St. Kateri Tekakwitha, also known as Lily of the Mohawks, was a Native American saint who lived in the 17th century. She was born in 1656 in present-day New York state, the daughter of a Mohawk chief and an Algonquin mother.
Kateri was orphaned at a young age when her parents and brother died of smallpox, which also left her with a scarred face and impaired vision. She was raised by her uncle, who was the chief of the village, and was taught the traditional Mohawk ways.
Kateri converted to Christianity in her late teens and faced persecution and ridicule from her tribe for her beliefs. She ultimately fled to a Christian settlement in Canada and lived a life of intense devotion and asceticism.
St. Kateri Tekakwitha is known for several miracles attributed to her intercession. One of the most famous occurred in 2006 when a young boy, Jake Finkbonner, was cured of a flesh-eating bacteria after his family prayed to Kateri for her intercession. Jake had been given little chance of survival by doctors, but he made a full recovery after a relic of Kateri’s bone was placed on his wound.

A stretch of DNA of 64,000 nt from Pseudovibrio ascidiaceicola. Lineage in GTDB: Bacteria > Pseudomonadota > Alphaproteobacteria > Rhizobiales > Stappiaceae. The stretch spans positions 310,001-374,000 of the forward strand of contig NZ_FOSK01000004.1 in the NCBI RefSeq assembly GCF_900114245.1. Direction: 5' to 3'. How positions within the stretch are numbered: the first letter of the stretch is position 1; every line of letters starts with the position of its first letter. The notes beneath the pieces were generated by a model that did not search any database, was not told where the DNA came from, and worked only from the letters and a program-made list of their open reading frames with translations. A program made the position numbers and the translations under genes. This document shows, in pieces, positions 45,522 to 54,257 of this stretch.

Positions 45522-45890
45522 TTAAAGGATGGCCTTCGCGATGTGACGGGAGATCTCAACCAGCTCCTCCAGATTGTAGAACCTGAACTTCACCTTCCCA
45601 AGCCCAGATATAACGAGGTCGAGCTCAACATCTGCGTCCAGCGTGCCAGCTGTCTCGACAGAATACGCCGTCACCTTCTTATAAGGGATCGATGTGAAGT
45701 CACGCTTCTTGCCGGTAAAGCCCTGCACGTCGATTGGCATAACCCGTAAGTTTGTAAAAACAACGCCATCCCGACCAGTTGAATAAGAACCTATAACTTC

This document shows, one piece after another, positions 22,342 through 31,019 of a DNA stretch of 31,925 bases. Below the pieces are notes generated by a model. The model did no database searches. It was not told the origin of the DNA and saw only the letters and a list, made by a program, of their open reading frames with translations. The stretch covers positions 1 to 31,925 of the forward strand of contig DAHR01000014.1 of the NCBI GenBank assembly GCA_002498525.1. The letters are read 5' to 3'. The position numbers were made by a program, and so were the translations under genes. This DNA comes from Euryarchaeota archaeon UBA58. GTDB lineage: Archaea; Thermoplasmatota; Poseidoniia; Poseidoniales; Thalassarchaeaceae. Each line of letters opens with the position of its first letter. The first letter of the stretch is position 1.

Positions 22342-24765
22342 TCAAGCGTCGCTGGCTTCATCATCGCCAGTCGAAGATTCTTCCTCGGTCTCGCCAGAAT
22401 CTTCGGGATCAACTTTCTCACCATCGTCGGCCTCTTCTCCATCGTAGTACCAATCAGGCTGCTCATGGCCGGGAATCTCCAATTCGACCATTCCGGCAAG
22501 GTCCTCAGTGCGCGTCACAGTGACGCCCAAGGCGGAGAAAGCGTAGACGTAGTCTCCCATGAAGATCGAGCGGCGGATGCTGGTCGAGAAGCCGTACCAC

Another miracle attributed to St. Kateri Tekakwitha occurred in the late 19th century when a group of French nuns in Montreal prayed to her during a smallpox outbreak. None of the nuns who had prayed to Kateri contracted the disease, despite being in close contact with infected patients.
There have also been numerous accounts of personal healings and other miracles attributed to St. Kateri’s intercession over the centuries. Her story has inspired many and continues to be celebrated by Native American Catholics and others around the world.
Learn more about her on her shrine’s website.